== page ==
## Largest coset solved yet of actual Rubik's positions

Submitted by mdlazreg on Sun, 02/28/2010 - 23:32.Here is the distribution table:

0 1 1 4 2 10 3 36 4 123 5 368 6 1336 7 4928 8 16839 9 63920 10 257888 11 1019992 12 4317941 13 20240924 14 102343680 15 568081384 16 3458261494 17 22676234692 18 153062896516

## Positions with the same distance in both QTM and FTM

Submitted by mdlazreg on Sun, 02/14/2010 - 07:53.do nothing (0q* , 0f*) U (1q* , 1f*) U R (2q* , 2f*) F B U D R L F B U D R L (12q*, 12f*) F B U D R L F' B' U' D' R' L' (12q*, 12f*) F' B' R' L' F B U D R' L' U' D' (12q*, 12f*) F B R' L' F B U' D' R L U' D' (12q*, 12f*) F U F' R B U D' L' D' R U R L' F' D' B L' B' (18q*, 18f*)

## Rubik Xcode Project

Submitted by B MacKenzie on Fri, 01/29/2010 - 19:46.I have put together some source code demonstrating my approach to modeling the Rubik's cube puzzle. I have made an attempt to make the code clear, understandable and well commented. The language is Objective C and makes much use of the Mac OS Foundation and Application kit class libraries. So it is pretty Mac specific although C++ programmers may wish to browse the source files for ideas. Although the syntax is different, as object oriented languages C++ and Objective C bear many similarities.

Those interested may download the Rubik Xcode Project from my web site.

## 1,000,000 cubes optimally solved

Submitted by rokicki on Sat, 01/23/2010 - 20:57.12f*: 1 13f*: 14 14f*: 172 15f*: 2063 16f*: 26448 17f*: 267027 18f*: 670407 19f*: 33868No 20f* cube was encountered, which is as expected. No symmetrical or anti-symmetrical positions were encountered.

These results are very close to Kociemba's results for 100,000 cubes; much closer to his overall predictions than those extrapolated from the 250 cosets I ran completely. This seems to indicate that running random cubes may be a more effective way to get a distribution estimate than by running many fewer random cosets (but which contain collectively many more individual positions).

## Void cube diameter at least 20 (face turn metric)

Submitted by rokicki on Tue, 01/19/2010 - 20:15.The "superflip" void position has a distance of 20. This can be shown by computing the optimal solution for all 12 axis insertions in the 3x3 cube; this yields only three unique positions (mod M), and all three have a distance of 20.

U1F1U2F1L2B1U2F1L3R3F2D1R2U2L2B1F3L1F2D1 (20f*) //superflip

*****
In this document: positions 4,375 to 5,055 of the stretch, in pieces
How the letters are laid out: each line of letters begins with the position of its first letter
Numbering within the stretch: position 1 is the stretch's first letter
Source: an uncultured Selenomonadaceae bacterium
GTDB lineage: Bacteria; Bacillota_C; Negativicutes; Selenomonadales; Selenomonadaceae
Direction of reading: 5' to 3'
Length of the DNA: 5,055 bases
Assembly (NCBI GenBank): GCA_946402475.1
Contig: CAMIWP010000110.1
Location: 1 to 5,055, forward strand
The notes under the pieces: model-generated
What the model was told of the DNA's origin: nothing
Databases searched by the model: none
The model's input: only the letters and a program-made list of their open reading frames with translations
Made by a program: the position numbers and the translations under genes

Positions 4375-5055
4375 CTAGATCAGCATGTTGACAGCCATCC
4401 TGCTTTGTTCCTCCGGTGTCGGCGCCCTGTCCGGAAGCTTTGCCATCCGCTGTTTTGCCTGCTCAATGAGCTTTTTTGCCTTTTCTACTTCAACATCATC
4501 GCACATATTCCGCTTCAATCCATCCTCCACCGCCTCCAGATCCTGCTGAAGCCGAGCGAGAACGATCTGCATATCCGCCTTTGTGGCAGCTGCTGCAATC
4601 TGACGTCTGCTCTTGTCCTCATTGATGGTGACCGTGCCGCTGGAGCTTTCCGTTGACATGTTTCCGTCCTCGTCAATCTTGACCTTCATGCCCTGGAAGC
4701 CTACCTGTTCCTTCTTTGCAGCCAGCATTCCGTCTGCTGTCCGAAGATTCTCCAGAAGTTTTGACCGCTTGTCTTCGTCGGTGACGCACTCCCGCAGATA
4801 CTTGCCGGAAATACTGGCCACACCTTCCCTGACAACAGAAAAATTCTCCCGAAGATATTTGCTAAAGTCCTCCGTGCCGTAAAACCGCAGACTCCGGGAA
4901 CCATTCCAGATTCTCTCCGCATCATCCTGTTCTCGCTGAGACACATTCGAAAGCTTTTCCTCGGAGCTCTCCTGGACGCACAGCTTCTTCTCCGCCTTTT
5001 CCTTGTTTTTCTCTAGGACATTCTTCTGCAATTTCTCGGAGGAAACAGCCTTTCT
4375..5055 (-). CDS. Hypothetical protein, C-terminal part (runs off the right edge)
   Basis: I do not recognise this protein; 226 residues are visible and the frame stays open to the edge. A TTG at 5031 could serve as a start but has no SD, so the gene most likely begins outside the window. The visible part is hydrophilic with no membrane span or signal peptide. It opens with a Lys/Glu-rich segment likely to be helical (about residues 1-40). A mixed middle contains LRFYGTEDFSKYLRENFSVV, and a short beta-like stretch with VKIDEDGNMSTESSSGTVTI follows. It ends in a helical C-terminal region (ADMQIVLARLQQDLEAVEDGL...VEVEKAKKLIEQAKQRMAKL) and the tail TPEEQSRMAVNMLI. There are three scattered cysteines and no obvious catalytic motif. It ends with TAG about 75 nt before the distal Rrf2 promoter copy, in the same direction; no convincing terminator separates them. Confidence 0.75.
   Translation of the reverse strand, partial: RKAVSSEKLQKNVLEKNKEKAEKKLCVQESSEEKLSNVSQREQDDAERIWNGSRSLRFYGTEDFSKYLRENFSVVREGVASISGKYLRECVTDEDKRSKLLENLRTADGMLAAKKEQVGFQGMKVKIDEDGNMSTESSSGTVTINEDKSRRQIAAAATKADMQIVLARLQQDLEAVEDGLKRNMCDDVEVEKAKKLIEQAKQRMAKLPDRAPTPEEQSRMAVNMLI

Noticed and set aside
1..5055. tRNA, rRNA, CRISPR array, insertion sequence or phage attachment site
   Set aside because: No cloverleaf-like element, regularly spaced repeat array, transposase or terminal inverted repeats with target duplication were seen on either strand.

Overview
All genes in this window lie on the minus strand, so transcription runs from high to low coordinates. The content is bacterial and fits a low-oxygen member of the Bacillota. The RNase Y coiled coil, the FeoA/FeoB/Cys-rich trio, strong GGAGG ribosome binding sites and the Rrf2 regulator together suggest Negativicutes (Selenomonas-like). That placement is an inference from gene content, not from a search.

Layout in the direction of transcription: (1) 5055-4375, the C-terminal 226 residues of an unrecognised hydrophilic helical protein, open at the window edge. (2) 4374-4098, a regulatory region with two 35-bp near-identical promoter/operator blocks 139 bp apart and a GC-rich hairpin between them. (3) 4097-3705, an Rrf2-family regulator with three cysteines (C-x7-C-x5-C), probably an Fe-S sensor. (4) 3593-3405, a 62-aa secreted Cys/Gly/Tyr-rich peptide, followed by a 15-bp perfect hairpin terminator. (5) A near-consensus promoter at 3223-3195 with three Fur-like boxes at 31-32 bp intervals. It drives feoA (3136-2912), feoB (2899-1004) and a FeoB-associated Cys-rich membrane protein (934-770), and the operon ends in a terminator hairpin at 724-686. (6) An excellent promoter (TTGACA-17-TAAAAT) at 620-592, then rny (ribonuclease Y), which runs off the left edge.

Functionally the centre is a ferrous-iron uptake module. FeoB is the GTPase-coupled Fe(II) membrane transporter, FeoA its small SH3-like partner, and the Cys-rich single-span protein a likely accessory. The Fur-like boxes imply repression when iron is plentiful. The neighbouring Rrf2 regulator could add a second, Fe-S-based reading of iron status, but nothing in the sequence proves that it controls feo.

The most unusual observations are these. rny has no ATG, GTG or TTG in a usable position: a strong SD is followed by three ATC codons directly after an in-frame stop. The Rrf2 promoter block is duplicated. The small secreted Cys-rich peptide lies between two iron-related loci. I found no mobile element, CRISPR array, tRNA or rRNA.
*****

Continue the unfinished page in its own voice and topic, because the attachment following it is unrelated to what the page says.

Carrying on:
## An analysis of the corner and edge orientations of the 3x3x3 cube

Submitted by mdlazreg on Wed, 01/13/2010 - 13:49.Distance Positions -------- --------- 0q 1 1q 12 2q 114 3q 1,068 4q 10,011 5q 93,840 6q 877,956 7q 8,197,896 8q 76,405,543 9q 710,142,108 10q 6,565,779,580 11q 59,762,006,092 12q 506,821,901,799

## An interesting conjugate class

Submitted by mdlazreg on Fri, 01/01/2010 - 11:51.Unfortunately as far as I know there is no fast way to calculate the optimal distances distribution for a chosen conjugacy class. The only way is to search for the optimal distance of each position one by one. That is what I did for the following conjugacy class:

CE x CC : 1_1_1_1_1_1_1_1_4 x 1_1_1_1_4

which has 495*6*2^3*70*6*3^3 = 269438400 positions and which include the 12 cube generators.

I did this search however only for one orientation which reduced the number to 495*6*70*6 = 1247400 positions. Here is the optimal distribution:

## New estimate for 20f*: 300,000,000

Submitted by rokicki on Sat, 11/28/2009 - 15:15.Of these 250 random cosets, 232 had absolutely no distance-20

## Syllables and Graphs

Submitted by Jerry Bryan on Sat, 11/14/2009 - 14:27.I've been reading a little bit about graph theory, and I wish I knew more about it. So pardon what may perhaps be a bit of naivetÃ© about graphs on my part.

I suspect that everyone who reads this forum is familiar with Cayley graphs and how they relate to Rubik's cube space. One of the best references in this regard may be found at http://www.jaapsch.net/puzzles/cayley.htm I also suspect who everyone reads this forum is familiar with the concept of doing a breadth first search while storing all the results as a way of investigating a space such as the Cayley graph for Rubik's cube.

## Fast solver for arbitrary target groups

Submitted by mdlazreg on Thu, 11/12/2009 - 09:06.My question is can this be applied to arbitrary target groups whose elements share something in common? for example let's say my target group is some conjugacy class of the cube.